State Senator Diana DiZoglio, D-Methuen, recently hosted advocates from the Merrimack Valley and across the Commonwealth at the State House for the fifth annual meeting of the state legislature’s Parkinson’s Disease Caucus.

DiZoglio, who serves as co-chair of the caucus alongside State Representative John C. Velis, D-Westfield, provided legislators an opportunity to learn more about Parkinson’s and consider legislative steps to address the neurological disease, which affects an estimated one million Americans and is the 14th leading cause of death in the United States.

It is estimated that 60,000 people are diagnosed each year in the U.S. with Parkinson’s and its prevalence is expected to more than double by the year 2040. The exact cause of the disease, which is chronic and progressive, with no treatment to slow or halt its progression, remains unknown.

Joining the Representative for the caucus meeting were the Michael J. Fox Foundation for Parkinson’s Research and the Massachusetts chapter of the American Parkinson’s Disease Association (APDA).

During the caucus, DiZoglio presented a Senate resolution, co-sponsored by legislators from across the Commonwealth, proclaiming April as Parkinson’s Disease Awareness Month in Massachusetts.

“Greater research, education and community support services are needed to find more effective treatments and to provide access to quality care to those with Parkinson’s,” said DiZoglio. “I am honored to chair this important caucus and committed to continue raising awareness around the disease with advocates from the Merrimack Valley and across the Commonwealth. As always, thank you to North Andover’s Charles Brown of the Michael J. Fox Foundation for Parkinson’s Disease for again helping to organize this important event.”

DiZoglio officially created and launched the Parkinson’s Disease Caucus in November 2015.

“It is hard to believe this is our fifth year of holding this event,” said Charles Brown, North Andover resident and public policy and advocacy volunteer with the Michael J. Fox Foundation. “This would not be possible without the support that we have received from both Senator DiZoglio and her chief of staff Andrew Carden. They both have been true supporters of raising awareness around Parkinson’s.”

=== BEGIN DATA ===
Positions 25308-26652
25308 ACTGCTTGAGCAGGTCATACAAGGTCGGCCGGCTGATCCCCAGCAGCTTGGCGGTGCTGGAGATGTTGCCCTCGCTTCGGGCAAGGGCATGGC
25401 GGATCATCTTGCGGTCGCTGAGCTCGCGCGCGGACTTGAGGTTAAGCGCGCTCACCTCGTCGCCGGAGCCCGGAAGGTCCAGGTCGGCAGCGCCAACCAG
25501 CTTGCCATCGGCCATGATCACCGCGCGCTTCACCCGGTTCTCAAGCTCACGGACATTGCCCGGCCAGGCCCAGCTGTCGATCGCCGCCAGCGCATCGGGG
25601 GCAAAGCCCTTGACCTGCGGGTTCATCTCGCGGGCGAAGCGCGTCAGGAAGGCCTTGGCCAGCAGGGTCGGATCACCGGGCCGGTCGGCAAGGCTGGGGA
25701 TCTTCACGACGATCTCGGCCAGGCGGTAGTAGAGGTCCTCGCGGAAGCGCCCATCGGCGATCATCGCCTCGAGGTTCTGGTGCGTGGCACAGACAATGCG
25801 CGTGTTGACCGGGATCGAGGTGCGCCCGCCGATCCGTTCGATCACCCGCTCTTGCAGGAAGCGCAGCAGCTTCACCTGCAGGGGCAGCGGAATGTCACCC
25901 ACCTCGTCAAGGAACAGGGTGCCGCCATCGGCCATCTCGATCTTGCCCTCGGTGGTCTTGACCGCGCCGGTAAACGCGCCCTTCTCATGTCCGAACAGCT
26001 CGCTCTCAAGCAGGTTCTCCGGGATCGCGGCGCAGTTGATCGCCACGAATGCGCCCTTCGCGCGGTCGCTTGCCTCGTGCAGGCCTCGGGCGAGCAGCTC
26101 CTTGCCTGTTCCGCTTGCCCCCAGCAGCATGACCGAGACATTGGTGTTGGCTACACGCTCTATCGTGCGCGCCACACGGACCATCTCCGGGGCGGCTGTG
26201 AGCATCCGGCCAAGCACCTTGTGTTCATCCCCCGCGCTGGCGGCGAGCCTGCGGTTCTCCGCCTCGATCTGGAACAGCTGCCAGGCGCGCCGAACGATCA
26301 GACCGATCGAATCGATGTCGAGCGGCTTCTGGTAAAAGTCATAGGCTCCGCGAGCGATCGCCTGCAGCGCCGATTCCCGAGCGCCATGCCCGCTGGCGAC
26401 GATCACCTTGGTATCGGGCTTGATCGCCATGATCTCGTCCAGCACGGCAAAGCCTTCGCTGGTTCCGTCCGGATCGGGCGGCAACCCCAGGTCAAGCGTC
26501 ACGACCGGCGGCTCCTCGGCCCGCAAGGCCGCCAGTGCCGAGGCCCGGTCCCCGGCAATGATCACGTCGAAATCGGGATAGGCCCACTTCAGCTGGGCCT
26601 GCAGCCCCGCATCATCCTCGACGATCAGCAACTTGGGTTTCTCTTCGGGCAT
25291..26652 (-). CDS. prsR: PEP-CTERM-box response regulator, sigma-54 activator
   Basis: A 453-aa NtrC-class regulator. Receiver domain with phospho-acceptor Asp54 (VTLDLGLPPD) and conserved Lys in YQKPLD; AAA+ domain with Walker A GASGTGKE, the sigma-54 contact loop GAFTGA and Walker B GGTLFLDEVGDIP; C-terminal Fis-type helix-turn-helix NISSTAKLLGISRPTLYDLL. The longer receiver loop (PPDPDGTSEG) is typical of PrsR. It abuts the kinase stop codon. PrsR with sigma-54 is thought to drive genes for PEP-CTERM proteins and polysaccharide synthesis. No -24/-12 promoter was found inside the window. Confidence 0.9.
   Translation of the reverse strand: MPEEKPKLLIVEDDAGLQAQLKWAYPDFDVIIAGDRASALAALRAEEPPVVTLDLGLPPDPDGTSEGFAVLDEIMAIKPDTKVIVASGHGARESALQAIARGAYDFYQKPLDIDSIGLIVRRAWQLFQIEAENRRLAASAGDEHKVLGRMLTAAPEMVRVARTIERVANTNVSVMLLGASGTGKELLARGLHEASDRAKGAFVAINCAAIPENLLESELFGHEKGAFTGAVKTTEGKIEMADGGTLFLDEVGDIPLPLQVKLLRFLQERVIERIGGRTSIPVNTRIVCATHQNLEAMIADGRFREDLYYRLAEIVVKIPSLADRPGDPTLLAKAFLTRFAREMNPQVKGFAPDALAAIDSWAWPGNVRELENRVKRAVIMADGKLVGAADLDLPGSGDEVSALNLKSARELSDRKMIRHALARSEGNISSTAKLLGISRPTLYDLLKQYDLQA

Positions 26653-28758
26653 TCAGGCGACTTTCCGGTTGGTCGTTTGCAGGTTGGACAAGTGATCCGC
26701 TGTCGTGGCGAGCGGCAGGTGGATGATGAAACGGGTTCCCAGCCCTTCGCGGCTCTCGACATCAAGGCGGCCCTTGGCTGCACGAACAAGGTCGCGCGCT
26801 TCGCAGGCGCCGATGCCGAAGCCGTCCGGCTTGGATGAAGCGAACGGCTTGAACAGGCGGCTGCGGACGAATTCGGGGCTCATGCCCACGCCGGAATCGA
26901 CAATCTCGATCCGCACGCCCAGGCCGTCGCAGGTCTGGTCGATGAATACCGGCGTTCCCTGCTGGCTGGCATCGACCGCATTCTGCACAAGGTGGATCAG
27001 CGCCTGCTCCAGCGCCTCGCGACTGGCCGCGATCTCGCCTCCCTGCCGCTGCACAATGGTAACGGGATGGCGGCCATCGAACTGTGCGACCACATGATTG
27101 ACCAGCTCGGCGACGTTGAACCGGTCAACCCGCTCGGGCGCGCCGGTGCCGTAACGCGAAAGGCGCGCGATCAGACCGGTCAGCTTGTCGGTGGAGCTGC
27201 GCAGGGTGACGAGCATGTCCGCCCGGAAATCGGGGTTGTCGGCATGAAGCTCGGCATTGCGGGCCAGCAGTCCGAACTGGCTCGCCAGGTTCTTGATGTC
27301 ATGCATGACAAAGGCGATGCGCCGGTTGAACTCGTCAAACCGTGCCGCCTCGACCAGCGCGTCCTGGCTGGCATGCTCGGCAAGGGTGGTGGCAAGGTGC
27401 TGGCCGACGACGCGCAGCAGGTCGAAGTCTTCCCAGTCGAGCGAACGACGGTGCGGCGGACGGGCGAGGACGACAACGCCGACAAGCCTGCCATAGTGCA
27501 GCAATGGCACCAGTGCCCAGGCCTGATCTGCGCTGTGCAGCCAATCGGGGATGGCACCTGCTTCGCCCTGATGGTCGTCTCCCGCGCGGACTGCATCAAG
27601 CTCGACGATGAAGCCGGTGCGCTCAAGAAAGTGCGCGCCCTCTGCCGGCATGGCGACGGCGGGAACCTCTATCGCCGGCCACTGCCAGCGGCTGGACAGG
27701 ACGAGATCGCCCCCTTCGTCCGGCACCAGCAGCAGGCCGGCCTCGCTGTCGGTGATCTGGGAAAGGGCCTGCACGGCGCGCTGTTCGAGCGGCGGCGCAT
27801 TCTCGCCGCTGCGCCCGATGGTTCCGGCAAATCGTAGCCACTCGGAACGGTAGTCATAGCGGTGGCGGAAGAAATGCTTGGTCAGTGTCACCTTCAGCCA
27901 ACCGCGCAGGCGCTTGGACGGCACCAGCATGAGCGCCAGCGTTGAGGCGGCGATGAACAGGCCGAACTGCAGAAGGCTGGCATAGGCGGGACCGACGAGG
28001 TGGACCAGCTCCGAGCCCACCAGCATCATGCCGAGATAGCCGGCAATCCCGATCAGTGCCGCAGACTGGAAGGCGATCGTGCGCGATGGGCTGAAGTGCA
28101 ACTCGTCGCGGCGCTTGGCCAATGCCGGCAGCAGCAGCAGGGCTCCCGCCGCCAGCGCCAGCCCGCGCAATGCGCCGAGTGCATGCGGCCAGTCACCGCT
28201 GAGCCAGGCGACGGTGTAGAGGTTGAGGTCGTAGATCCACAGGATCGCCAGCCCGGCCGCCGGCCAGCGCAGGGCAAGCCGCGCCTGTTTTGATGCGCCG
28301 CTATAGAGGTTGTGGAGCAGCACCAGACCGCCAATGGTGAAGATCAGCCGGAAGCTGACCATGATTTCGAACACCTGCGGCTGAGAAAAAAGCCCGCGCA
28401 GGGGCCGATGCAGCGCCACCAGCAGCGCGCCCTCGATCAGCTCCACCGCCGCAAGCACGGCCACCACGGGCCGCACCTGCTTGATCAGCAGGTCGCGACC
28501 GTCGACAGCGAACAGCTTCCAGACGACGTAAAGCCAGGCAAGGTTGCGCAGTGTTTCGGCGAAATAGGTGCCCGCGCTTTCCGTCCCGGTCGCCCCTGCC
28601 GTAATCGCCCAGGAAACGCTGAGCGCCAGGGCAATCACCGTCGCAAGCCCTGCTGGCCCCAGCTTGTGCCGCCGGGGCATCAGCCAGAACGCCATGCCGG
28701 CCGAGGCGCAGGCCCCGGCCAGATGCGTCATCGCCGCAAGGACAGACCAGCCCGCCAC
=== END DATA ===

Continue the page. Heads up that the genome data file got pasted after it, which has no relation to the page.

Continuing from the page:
“It’s important that we get to speak to legislators on a daily basis to help people who are living with Parkinson’s Disease,” said Chad Moir, owner of DopaFit, a Parkinson’s management center based in Southampton.

Moir’s advocacy began when his mother passed away from the disease, which affects between 18,000 and 21,000 people in Massachusetts.

“She inspires me, along with all of the inspiring people I meet every day who fight this disease,” he said. “It was great to see a strong turnout today and to see all of the senators and representatives in attendance. I thank them for their continued efforts.”

Attendees of the caucus heard from several residents from across Massachusetts living with Parkinson’s. They noted transportation and building access as two of their greatest daily challenges living with the disease.

One attendee, Greg Heath, a former Westfield firefighter who has battled Parkinson’s for seven years, spoke on behalf of a bill filed by Rep. Velis that would provide accidental disability benefits to firefighters who have been diagnosed with Parkinson’s.

In addition to Senator DiZoglio and Representative Velis, other legislators in attendance at Thursday’s event included Reps. William Galvin, D-Canton, Joseph McGonagle, D-Everett, Ruth Balser, D-Newton and Patrick Kearney, D-Scituate, as well as Sen. Walter Timilty, D-Milton.